Bacterial Pathogenesis


Our research group focuses on theanalysisof mechanisms that govern bacterial virulence. Our aim is to elucidate gene expression regulatory networks and the mechanism of action of virulence factors that determine the infective process.

Research Lines

Screening and identification of new antibacterial compounds

The emergence of multi-resistant pathogenic bacteria threatensthe success in the treatment of most infectious illnesses, turning ineffective the antibiotic drugs currently administered. This makes urgent the development of new antibacterial agents directed against alternative bacterial targets.  Our laboratory group is dedicated to identify novel compounds that interfere with bacterial pathogenic processes with the final aim of developing anti-virulence drugs that can be used as antimicrobials for therapeutic use.

From the early beginning, our team was dedicated to the analysis of the two-component family of regulatory systems, and focused on the Salmonella typhimuriumPhoP/PhoQ-dependent signal transduction regulatory cascade. This signal transduction system controls the expression of more than 60 genes involved in magnesium homeostasis, resistance to antimicrobial peptides, non-phagocytic cells invasion and survival along the infective cycle within the host. By using biochemical, genetic and molecular biology approaches, we have defined essential aspects of the PhoP/PhoQ-dependent transduction mechanism: signals detection, PhoP/PhoQ specific recognition, phosphotransfer reactions and dynamic cytolocalization of the components of the system. In parallel, we have determined the identity and expression mechanisms of PhoP/PhoQ-dependent genes. With this knowledge, and taking into account that two-component systems are ubiquitous in bacteria but absent in mammalian cells, our group focuses in the identification of new compounds that are able to modulate the PhoP/PhoQ system , with potential pharmacological use.

Gene regulation and bacterial pathogenesis in Serratiamarcescens

S. marcescens is an etiological agent of urinary tract and respiratory infections, endocarditis, osteomyelitis, eye and wound infections, meningitis and sepsis. Serratia shows a high incidence in immunocompromised patients and also in neonatal intensive care units. The analysis of pathogenic mechanisms of opportunistic bacteria such as Serratia, with high impact in under-developed and developing countries, has given priority to the understanding of antibiotic multiple resistances. This information is valuable to adopt strategies to fight infectionsin the short term. However, for most opportunistic bacteria, the analysis of virulence mechanisms and factors involved in the long term pathogen-host interaction (colonization, invasion and dissemination) has been relegated. This knowledge constitutes the basis for the development of alternative therapeutic targets.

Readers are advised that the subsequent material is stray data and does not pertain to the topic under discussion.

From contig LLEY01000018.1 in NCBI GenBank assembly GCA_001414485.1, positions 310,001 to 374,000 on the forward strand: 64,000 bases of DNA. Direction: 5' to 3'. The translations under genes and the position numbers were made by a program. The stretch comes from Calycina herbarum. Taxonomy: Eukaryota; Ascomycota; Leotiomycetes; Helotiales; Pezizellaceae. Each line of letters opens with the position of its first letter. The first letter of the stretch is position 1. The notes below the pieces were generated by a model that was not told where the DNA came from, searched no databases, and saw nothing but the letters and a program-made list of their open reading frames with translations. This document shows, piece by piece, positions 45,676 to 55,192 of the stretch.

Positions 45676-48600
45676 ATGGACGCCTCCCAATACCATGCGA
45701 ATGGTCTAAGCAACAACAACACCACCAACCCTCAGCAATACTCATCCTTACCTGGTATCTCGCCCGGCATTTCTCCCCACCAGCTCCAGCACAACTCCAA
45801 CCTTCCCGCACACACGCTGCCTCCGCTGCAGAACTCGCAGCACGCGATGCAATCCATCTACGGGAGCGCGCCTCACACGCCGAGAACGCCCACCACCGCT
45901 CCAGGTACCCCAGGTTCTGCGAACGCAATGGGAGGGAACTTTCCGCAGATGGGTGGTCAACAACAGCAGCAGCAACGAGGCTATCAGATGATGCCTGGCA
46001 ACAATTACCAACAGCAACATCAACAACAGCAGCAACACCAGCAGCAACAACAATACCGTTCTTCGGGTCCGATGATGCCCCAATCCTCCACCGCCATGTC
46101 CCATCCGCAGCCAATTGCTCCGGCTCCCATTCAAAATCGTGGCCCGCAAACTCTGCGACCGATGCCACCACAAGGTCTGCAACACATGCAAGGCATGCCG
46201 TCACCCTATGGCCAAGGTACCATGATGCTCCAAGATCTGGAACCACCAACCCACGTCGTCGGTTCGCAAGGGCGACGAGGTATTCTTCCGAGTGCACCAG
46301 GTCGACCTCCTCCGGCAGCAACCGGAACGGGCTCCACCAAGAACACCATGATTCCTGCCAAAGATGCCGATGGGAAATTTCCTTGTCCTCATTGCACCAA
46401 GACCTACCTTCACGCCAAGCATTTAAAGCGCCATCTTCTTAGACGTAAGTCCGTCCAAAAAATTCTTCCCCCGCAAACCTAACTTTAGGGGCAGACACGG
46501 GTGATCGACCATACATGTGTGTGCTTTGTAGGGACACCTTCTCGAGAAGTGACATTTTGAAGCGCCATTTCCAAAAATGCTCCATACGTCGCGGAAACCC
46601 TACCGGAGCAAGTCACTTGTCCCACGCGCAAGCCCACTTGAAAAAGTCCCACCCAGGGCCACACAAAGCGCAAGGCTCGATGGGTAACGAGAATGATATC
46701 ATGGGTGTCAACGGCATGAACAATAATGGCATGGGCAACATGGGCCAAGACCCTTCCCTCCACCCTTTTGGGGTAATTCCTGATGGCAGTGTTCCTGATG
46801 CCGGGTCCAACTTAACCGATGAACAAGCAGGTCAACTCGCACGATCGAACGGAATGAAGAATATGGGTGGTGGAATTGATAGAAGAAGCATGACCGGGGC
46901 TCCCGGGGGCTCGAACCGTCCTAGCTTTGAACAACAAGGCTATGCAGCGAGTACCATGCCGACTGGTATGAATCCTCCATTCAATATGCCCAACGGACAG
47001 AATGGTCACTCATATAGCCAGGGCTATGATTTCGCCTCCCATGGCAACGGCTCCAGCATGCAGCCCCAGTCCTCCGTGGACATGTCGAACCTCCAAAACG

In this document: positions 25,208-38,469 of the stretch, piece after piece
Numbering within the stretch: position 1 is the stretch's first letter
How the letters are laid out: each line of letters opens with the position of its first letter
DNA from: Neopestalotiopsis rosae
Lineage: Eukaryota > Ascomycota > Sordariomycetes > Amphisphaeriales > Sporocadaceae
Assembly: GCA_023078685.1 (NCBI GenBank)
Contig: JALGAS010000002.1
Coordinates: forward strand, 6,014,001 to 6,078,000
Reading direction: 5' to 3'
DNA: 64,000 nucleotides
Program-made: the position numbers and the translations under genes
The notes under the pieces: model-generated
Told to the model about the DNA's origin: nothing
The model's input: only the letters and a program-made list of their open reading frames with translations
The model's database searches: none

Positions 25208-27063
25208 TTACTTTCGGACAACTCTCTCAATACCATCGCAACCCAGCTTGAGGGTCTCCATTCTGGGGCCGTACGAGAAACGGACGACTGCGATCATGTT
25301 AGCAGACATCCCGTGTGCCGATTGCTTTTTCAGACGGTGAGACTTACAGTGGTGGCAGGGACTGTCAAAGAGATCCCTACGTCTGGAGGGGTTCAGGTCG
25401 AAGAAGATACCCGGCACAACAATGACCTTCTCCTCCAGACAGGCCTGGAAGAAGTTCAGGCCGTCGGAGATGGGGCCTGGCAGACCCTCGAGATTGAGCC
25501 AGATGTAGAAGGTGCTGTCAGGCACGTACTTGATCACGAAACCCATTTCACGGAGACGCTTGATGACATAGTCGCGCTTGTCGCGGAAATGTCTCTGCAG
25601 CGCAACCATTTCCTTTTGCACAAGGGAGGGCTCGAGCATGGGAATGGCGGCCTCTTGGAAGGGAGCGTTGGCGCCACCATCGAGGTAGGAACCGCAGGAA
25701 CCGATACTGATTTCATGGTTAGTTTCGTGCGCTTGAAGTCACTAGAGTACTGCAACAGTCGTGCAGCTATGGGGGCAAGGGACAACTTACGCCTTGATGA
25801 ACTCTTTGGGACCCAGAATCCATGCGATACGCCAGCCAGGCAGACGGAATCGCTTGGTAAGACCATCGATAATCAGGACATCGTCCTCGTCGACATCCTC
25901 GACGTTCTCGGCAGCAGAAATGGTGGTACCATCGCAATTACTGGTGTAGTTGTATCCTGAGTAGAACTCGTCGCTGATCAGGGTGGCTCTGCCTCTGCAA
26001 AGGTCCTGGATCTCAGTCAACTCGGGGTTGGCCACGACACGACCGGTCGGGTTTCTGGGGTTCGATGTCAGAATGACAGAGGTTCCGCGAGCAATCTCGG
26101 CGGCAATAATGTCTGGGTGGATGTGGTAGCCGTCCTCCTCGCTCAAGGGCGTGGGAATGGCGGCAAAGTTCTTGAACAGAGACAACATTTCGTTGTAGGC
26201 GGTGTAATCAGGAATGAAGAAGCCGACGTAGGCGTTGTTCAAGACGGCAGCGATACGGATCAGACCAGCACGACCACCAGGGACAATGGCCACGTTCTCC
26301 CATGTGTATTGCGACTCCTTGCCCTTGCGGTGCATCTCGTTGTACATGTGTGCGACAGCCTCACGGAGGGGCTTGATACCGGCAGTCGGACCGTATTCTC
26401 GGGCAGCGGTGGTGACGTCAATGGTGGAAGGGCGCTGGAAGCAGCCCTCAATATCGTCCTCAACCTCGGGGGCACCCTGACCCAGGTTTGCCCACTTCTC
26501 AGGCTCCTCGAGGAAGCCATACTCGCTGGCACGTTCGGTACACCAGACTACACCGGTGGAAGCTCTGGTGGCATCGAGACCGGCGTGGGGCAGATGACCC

Our laboratory has demonstrated that Serratiamarcescens has the capacity not only to promote its internalization in non-phagocytic cells but also to survive and proliferate intracellularly. We showed that the Serratia-containing vacuole deploys a traffic pathway that diverges from the canonical route, avoiding the physiological mechanisms that promote bacterial elimination. After intracellular proliferation, the expression of a bacterial effector allows Serratia to egress from the invaded cell by a non-lytic process, granting its dissemination. In parallel, we have demonstrated that phenotypes such as swimming and swarming motility, adherence to host cells, the expression levels of the cytolysinsShlA and PhlA, and the ability to produce outer membrane vesicles depend on the activation status of the Rcs signal transduction system. These results revealed that the Rcs system is key for the proper temporal and spatial regulation of the Serratia pathogenic traits expression.

In sum, our group has elucidated a repertoire of adaptive regulatory mechanisms and specific effectors deployed by Serratia to survive, proliferate and disseminate outside and inside the host. Because all of these features, Serratiamarcescens constitutes an optimal model to further contribute to the understanding of bacteria-host interaction.

Selected Publications


  • Mario F. Feldman, Washington University School of Medicine, St. Louis, MO, United States of America.
  • Red Temática CYTED -Control de la Salmonelosis en Iberoamérica SALMOIBER
  • Dominique Ferrandon, Institut de BiologieMoléculaire et Cellulaire, CNRS, Strasbourg, France.
  • Nir Osherov, School of Medicine, Tel Aviv University, Ramat Aviv, Israel.
  • Ricardo L. Furlán, IIDEFAR-CONICET, Área Farmacognosia, Facultad Ciencias Bioquímicas y Farmacéuticas, Universidad Nacional de Rosario.
  • María Isabel Colombo, Laboratorio de Biología Celular y Molecular, IHEM-CONICET; Facultad Ciencias Médicas, Universidad Nacional de Cuyo.
  • Darío Krapf, Laboratorio de Cascadas de Señalización Celular, IBR-CONICET
  • Arlinet Kierbel, Laboratorio de Interacciones bacteria-­hospedador, IIB-INTECH-UNSAM
  • Rodolfo Rasia, Laboratorio de Biofísica del Reconocimiento Molecular- IBR-CONICET
  • María Natalia Lisa, Unidad de Cristalografía de Proteínas, IBR-CONICET


  • Agencia Nacional de Promoción Científica y Tecnológica (ANPCyT).
  • Consejo Nacional de Investigaciones Científicas y Técnicas (CONICET).
  • Secretaria de Estado de Ciencia Tecnología e Innovación (SECTEI), Provincia de Santa Fe
  • Universidad Nacional de Rosario